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Greece bans blood donations in 12 districts over Malaria

Twelve districts of Greece have banned blood donations because of malaria cases some of them to have been contracted domestically and the majority of them to be “imported.” Over the weekend, the Hellenic Center for Disease Control and Prevention (KEELPNO) and the National Center for Blood Donation both issued blood donation warnings in twelve districts affected.

The 12 districts affected are:

Farkadona, Trikala, Palamas, Tempe, Achaean and Thebes (central Greece); Evrotas and Andravida-Kyllini (Peloponnesus); Chalcida (Euboea); Marathon (Attica); and Lagada and Pylaia (Thessaloniki region).

According to KEELPNO data, 65 cases of malaria had been detected in Greece this year as of mid-August, compared to 85 for the whole of last year:

4 cases involved infection inside Greece
50 cases were among immigrants from the Indian subcontinent or seven African states
11 cases involved travellers returning from malaria-affected countries

Malaria was wiped out in Greece since 1974 but austerity budget cuts had municipal spraying schemes to combat mosquito-borne diseases being cut back. From 2010 – 2012 more than 15 people died from West Nile Virus and 173 were infected with the mosquito-borne disease. A man died in 2012 from Dengue Fever, a disease also transmitted by mosquitoes. Things got better after the spraying started again in summer 2012.

In 2011, domestically contracted malaria cases were 42 – there were 4 in 2010 and 7 in 2009.

Greece’ Ministry of Health sees the problem to be under control and said in a statement that “the number of imported cases of malaria were expected due to the big number of refugees/migrants who arrived in the country in recent times.”

Malaria is a mosquito-borne disease caused by a parasite called plasmodium which initially hides in the liver before going into the bloodstream and infecting the red blood cells which carry oxygen around the body.

The parasites breed and burst out of red blood cells every 48 to 72 hours and each eruption of parasites is accompanied by a bout of fever, chills and sweating.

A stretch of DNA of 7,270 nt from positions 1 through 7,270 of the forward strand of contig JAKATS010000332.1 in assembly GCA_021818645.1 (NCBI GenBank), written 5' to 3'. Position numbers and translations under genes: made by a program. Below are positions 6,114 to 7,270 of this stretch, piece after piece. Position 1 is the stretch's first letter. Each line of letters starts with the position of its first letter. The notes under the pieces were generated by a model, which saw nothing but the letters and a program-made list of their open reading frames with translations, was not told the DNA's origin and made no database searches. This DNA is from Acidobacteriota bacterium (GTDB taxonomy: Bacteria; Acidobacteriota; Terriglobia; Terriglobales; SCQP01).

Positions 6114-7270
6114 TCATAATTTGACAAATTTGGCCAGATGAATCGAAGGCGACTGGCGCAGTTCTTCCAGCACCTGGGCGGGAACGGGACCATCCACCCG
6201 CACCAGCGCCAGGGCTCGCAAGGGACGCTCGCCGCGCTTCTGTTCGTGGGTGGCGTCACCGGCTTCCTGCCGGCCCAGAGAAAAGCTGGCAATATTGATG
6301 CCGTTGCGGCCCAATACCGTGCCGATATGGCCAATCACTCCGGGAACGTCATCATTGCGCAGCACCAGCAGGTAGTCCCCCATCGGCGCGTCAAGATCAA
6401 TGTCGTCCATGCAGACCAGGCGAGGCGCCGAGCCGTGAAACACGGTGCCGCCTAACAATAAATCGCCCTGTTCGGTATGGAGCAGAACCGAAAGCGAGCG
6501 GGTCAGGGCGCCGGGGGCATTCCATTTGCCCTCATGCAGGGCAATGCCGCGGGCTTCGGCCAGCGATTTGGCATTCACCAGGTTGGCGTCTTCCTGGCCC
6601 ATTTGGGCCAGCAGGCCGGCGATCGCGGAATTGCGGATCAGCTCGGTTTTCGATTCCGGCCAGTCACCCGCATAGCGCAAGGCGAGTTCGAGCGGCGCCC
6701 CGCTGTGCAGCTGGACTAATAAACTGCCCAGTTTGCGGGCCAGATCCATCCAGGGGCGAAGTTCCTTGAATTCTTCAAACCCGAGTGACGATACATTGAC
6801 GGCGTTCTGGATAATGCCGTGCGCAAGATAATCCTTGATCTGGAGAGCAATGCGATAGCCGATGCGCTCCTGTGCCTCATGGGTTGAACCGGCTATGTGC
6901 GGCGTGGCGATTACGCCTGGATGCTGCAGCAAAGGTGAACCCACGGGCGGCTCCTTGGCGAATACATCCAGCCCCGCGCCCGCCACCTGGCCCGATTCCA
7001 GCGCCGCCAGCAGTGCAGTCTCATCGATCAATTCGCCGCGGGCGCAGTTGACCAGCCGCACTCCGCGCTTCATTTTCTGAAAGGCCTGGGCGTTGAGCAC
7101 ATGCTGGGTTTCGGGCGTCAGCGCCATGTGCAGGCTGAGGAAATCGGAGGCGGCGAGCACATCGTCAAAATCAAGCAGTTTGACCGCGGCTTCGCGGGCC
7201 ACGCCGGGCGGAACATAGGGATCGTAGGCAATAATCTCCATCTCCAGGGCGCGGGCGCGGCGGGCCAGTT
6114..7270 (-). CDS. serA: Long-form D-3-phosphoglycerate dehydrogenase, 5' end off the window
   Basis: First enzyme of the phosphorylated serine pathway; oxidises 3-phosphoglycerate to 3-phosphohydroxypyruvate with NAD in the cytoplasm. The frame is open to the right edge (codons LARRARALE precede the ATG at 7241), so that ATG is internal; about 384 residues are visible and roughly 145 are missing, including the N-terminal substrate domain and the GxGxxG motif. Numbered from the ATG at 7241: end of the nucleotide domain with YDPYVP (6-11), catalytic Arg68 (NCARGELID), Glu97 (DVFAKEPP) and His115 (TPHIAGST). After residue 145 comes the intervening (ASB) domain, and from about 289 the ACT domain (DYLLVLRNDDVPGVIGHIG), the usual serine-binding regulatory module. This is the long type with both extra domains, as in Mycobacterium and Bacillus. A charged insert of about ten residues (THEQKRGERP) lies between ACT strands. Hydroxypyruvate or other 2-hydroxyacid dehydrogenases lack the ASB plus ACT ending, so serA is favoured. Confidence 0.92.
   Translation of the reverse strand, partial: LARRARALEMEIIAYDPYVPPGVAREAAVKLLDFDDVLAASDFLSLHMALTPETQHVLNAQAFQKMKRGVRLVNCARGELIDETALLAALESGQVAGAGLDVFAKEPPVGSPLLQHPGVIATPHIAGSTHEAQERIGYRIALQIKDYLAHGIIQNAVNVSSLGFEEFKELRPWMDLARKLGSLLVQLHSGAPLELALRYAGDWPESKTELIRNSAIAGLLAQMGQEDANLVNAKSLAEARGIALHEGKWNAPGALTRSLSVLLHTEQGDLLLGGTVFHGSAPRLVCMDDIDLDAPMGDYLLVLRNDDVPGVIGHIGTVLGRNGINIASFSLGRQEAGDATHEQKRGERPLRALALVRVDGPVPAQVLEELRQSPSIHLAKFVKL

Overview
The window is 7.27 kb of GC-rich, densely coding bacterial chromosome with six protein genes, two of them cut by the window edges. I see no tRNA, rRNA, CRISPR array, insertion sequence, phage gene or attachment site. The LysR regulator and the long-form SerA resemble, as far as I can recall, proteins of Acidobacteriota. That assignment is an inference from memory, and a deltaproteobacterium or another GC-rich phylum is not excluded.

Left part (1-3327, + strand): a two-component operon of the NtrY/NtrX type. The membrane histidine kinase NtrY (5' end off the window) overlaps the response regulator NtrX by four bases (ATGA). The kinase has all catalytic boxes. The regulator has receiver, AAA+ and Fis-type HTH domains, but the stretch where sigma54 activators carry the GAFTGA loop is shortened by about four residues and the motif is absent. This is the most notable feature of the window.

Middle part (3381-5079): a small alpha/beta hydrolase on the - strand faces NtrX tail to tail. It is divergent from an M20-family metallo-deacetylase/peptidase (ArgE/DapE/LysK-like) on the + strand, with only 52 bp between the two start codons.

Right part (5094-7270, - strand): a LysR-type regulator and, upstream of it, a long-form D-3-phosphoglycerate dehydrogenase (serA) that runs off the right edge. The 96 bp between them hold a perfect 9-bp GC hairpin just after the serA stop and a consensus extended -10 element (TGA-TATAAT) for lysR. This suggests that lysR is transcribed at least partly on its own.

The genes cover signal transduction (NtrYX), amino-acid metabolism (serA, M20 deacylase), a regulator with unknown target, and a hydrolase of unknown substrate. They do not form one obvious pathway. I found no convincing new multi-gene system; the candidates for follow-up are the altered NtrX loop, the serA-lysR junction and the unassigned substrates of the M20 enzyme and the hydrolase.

A single bite from the infected mosquito can transmit the disease to a human.

Because the malaria parasite is found in red blood cells of an infected person, malaria can also be transmitted through blood transfusion, organ transplant, or the shared use of needles or syringes contaminated with malaria-infected blood. Therefore, there are stringent rules on blood donations from people who have been infected with malaria. In the US, for example, they may not donate blood for three years after treatment.

Malaria spread directly from human to human is rare.

Can malaria spread from one person to another?

Usually, no. In most cases, the malaria parasite has to first pass from a human host into a mosquito as the mosquito takes a blood meal, and then from the mosquito into another human via the mosquito’s saliva. This severely limits the amount of person-to-person transmission that exists. In fact, the only mechanisms for direct transmission between humans are when malaria parasites are passed between a mother and her unborn child via the placenta (congenital transmission) and through unscreened blood transfusions. (

According to BBC, “by comparison, the UK registered 1,400 cases of malaria in 2015, all of them imported.”

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One comment

  1. It’s obvious that Greece is vulnerable to malaria, as the disease was widespread here for millennia. It’s also obvious that it will return, if no effort is made to prevent it (i.e. spend money). It’s even more obvious that the government will deny that there is a problem in order not to damage tourism — and will continue denying it until Greeks are filling the hospitals with serious malaria cases.
    Given these three obvious facts, welcome to malaria in Greece.